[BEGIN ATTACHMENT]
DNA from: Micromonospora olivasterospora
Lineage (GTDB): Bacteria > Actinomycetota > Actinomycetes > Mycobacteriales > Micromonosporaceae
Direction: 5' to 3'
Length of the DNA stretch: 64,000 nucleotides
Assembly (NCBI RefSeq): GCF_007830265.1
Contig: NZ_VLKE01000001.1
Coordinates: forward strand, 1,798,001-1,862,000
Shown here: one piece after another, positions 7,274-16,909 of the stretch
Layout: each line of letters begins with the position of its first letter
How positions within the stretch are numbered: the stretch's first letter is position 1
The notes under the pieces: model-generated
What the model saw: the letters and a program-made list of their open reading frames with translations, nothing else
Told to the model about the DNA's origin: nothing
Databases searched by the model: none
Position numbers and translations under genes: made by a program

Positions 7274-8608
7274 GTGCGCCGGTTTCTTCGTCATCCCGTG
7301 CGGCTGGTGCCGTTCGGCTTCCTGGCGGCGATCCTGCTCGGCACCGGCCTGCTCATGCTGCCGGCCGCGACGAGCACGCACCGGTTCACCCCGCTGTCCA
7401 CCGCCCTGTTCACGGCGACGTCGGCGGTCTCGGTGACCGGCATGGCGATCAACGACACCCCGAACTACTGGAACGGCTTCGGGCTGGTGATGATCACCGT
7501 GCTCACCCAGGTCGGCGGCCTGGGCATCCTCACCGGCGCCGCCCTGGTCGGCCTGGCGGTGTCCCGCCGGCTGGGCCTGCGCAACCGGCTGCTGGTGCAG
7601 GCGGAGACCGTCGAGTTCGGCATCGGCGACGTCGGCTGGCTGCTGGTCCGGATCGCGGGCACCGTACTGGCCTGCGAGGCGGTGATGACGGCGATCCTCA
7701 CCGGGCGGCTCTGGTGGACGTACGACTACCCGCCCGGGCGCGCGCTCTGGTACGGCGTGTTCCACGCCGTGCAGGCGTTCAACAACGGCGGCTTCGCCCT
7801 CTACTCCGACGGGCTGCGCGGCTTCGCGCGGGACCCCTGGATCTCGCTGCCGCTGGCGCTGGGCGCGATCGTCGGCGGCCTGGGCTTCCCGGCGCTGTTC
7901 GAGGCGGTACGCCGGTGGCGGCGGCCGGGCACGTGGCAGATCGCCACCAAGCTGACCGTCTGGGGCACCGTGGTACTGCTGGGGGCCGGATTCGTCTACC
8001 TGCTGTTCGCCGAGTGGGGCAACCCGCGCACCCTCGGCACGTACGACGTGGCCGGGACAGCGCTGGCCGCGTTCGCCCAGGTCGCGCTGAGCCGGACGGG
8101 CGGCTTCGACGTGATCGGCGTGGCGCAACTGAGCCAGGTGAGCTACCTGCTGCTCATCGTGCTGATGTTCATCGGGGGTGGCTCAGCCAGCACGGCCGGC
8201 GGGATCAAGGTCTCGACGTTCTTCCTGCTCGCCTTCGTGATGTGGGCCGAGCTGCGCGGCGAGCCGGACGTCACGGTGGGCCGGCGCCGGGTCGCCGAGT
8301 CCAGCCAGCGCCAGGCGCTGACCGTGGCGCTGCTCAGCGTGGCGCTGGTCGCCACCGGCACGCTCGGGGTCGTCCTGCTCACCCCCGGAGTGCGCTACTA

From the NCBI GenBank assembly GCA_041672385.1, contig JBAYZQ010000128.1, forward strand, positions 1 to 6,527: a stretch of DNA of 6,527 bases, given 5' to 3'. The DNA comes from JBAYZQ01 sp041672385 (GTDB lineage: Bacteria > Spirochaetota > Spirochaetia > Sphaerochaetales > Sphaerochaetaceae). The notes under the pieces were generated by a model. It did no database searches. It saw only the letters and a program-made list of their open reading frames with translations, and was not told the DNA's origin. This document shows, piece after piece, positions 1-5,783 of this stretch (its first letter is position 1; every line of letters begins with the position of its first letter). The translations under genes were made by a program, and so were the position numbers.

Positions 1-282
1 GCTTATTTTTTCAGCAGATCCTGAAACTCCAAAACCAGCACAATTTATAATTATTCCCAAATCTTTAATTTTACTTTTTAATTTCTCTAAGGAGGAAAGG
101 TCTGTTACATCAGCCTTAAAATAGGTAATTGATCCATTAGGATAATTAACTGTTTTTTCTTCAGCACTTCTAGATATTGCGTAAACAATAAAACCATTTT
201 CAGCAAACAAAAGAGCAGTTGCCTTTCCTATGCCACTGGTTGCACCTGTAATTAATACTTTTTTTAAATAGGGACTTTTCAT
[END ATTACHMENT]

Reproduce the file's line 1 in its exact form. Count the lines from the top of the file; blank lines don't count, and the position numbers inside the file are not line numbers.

DNA from: Micromonospora olivasterospora